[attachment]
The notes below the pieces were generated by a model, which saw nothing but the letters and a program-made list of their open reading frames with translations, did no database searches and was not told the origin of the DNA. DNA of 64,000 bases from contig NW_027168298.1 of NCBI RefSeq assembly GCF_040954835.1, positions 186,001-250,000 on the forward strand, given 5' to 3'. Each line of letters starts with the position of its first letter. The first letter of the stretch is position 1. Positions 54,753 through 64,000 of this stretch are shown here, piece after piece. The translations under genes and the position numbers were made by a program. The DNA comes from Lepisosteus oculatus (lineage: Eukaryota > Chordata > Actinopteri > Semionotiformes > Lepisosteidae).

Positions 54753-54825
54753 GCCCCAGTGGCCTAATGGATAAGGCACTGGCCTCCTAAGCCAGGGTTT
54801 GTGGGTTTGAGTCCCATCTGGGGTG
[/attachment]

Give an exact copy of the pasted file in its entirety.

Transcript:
The notes below the pieces were generated by a model, which saw nothing but the letters and a program-made list of their open reading frames with translations, did no database searches and was not told the origin of the DNA. DNA of 64,000 bases from contig NW_027168298.1 of NCBI RefSeq assembly GCF_040954835.1, positions 186,001-250,000 on the forward strand, given 5' to 3'. Each line of letters starts with the position of its first letter. The first letter of the stretch is position 1. Positions 54,753 through 64,000 of this stretch are shown here, piece after piece. The translations under genes and the position numbers were made by a program. The DNA comes from Lepisosteus oculatus (lineage: Eukaryota > Chordata > Actinopteri > Semionotiformes > Lepisosteidae).

Positions 54753-54825
54753 GCCCCAGTGGCCTAATGGATAAGGCACTGGCCTCCTAAGCCAGGGTTT
54801 GTGGGTTTGAGTCCCATCTGGGGTG